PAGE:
The base was optional as many people in the 1960's had audio consoles that would fit the unit. This unit may benefit from vibration isolation cones. United Audio is the U.S. distributor for Dual of Germany, but this plinth came from Germany and has no United Audio logo.
Complete with 3 spindles (not shown), replaceable headshells, short dustcover and factory base. The dustcover can't be lowered with either multiplay spindle installed. On the other hand, it does not need to be removed.
The dustcover is a stiff thick smoke colored acrylic material. Polished very nicely with a multi-step polishing product. Like most acrylic dustcovers, this one will likely chip or break if dropped. The dustcover is not hinged, but it fits nicely into the slot on the back of the base that acts as a hinge.
The tonearm head was originally painted black at the factory, but this one's paint wasn't so good. After sanding, polishing and clear coating with a specialized lacquer it looks quite nice and adds a little more character to the unit.
The platter is made of aluminum and weighs 7 pounds. The deck is supported by a three spring suspension and can be locked down during transportation. Notice that the tonearm lever is not in the locked position as it should be. It needs to be bent upwards a little so that it will lock into the notched space on the tonearm head.
The turntable has an exquisite ring to its mechanism as it cycles and includes a hydraulic dampened cueing lever. Includes adjustments for tonearm weight and anti-skating. Also has fine tune adjustments that can be accomplished from the top of the unit.
Turntable without the platter and the clip that holds it down. A couple of points to notice during reconditioning process : The idler wheel needs to be abraded with rubber reconditioner. If any cracks are present then it needs to be carefully re-vulcanized. Next, the idler is driven by the motor pulley which is made of brass except for the very top that is made from plastic (operates 16 speed). It cannot be fixed if it breaks. Sanding lightly with 400 grit sandpaper is better than polishing to ensure solid connection with rubber idler. Lastly, The center bearing needs to be pulled out and cleaned of all old grease and then repacked with new grease. Will look a little messy when done (like this one), but will work well.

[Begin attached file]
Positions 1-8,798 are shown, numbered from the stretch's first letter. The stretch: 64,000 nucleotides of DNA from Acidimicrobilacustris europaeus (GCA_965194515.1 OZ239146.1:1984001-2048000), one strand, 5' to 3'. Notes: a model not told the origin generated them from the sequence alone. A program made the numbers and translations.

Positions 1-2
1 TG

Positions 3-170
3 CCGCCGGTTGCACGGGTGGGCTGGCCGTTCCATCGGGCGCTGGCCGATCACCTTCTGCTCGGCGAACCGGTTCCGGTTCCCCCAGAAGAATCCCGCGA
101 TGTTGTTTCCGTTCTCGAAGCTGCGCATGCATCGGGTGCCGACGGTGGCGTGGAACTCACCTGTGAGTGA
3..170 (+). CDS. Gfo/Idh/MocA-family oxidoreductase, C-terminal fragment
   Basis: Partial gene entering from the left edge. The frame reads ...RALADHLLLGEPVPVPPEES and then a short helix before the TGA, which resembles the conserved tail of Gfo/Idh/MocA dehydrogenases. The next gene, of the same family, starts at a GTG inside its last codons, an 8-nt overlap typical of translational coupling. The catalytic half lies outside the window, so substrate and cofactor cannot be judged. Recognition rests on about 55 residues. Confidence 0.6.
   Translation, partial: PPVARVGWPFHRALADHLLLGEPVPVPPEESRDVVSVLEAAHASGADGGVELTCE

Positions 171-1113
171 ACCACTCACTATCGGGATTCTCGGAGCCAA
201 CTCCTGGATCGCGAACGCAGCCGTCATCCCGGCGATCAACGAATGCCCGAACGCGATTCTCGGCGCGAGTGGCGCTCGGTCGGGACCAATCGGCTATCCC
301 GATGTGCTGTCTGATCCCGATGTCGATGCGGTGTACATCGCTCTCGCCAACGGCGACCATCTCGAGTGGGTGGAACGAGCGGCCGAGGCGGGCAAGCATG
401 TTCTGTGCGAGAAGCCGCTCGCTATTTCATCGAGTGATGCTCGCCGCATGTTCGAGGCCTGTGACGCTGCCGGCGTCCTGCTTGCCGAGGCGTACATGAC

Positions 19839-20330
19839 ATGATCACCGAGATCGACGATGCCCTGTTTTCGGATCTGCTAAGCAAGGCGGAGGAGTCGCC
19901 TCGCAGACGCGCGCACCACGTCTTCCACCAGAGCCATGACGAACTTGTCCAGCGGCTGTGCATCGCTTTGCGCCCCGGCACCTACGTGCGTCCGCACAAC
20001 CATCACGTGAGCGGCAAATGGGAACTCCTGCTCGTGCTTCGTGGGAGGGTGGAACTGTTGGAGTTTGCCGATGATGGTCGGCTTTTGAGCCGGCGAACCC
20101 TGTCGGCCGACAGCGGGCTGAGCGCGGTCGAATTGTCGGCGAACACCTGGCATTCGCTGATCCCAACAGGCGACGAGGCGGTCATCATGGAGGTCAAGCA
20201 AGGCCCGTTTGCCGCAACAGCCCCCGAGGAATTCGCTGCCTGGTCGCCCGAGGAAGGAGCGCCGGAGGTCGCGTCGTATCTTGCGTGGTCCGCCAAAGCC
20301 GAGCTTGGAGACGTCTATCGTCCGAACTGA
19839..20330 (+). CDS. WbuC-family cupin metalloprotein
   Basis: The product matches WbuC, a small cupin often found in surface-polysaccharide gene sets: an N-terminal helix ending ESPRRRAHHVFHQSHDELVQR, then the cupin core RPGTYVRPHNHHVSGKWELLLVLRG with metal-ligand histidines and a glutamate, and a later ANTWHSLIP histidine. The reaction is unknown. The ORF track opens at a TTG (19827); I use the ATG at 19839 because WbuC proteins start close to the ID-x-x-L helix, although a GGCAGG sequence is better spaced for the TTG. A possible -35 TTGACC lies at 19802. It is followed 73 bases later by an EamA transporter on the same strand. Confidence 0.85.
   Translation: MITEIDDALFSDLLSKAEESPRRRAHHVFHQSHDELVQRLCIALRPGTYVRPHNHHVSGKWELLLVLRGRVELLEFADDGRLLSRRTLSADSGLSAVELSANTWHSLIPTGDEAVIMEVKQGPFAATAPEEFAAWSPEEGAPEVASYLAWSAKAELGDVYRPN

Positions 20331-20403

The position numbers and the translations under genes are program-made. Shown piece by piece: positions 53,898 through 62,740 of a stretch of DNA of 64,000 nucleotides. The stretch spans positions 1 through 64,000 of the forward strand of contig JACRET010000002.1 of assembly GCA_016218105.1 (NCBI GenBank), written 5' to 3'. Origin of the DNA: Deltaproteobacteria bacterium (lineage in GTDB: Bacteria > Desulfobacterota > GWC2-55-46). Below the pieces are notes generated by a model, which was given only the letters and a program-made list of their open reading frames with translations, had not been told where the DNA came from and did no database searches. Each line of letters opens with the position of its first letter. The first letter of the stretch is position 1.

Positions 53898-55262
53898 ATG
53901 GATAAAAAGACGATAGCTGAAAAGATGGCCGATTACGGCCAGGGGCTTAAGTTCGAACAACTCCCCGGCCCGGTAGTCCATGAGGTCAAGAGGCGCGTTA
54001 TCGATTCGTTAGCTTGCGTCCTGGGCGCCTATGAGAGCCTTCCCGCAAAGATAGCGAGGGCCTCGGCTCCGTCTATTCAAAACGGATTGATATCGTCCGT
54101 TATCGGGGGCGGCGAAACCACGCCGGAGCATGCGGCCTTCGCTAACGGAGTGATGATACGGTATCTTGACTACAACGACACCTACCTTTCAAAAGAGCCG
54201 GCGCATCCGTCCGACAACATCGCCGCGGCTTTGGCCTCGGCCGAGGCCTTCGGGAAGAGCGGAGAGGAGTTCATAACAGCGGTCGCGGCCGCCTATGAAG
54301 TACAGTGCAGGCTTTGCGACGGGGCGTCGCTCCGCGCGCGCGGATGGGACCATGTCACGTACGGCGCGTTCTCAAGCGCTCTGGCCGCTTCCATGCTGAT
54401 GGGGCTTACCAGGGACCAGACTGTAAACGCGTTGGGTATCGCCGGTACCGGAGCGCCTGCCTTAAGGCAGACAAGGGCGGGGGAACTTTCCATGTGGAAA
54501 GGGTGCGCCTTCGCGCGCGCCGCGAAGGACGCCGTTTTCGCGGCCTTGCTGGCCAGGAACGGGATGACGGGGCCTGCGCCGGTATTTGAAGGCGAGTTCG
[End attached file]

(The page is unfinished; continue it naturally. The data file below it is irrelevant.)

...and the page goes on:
Multiple headshells with different cartridges can be useful for situations where mono records and 78's come in to play.
Bottom of the deck reveals a rather complex set of levers and switches. The motor is very strong and typically only requires a little lubrication. The center plastic gear is often loaded with old congealed grease which may cause problems during cycling. No problem cleaning out and relubricating. The plastic gear is tough, but can be broken. Rather easy to work on if you know what you're doing.
This particular unit has had the old silver corroded tonearm wires replaced with new copper ones. The ground has been reconditioned too. RCA connectors have also been replated with silver. Made a serious difference in the audio quality.
The headshell has had the cartridge wires replaced with new ones.
The contacts have been replated with silver. The solder points have been insulated with synthetic rubber. The brass has also been polished.
On the headshell end of the tonearm arm the contacts have also been replated with silver.
The underside of the tonearm head needed to be polished so the headshell would slide on nicely without resistance.
Tonearm before wire replacement, but after head clean and polish. The lever that locks headshell often needs to be disassembled, cleaned, polished, lubricated and adjusted in order to function properly.
The RCA connectors were replated and polished along with other silver plated connectors. The internals have never been anything other than super clean. A little lubrication and a few adjustments is all that is needed. With one exception, the cueing lever needs to have the silicone grease replaced. This can be a little tough since the hydraulic action is dependent upon an exact grease viscosity to work properly. Something along the lines of 300000 centistokes silicone damping fluid would probably work.
Inside view of the factory plinth has original instructions.
Bottom of the plinth.
Front view of plinth has aluminum inlay.
1965 Dual turntable advertisement.
Another Dual turntable advertisement, circa 1965.
1969 Dual turntable advertisement.
Dual 1019 Fully Automatic Multi-Play Turntable, Circa 1967
A collection of images from a semi-restored precision turntable considered top of the line during its day. Produced from 1965 to 1969 it is a very fine piece of German engineering. The early models are not quite as nice as the later ones. An idler driven system that offers the best of direct drive and belt drive at the same time. A multiplayer capable of stacking 6 LP's and with the optional 45 stacker 12 to 14 45's. Plays at speeds of 16 2/3, 33 1/3, 45 and 78 r.p.m. with ± 6% pitch control. Also has a setting for the size of the record : 7, 10 and 12 inch. The base, dustcover and 45 multi-play spindle were all optional items; and as a result, most of the turntables out there are incomplete. Carries a wide range of values depending on condition and accessories included. Retailed for $130 in the 1960's; however, if you wanted a plinth, dustcover, 45 spindle and cartridge with needle you were looking at a price closer to $300. That was a lot of money for a turntable in the 1960's.
The camera flash makes the unit look more dusty or dirty than it really is. You can zoom in on the images if you mouse over them. During autoplay zoom is disabled.
Valued in the range of $175 - $425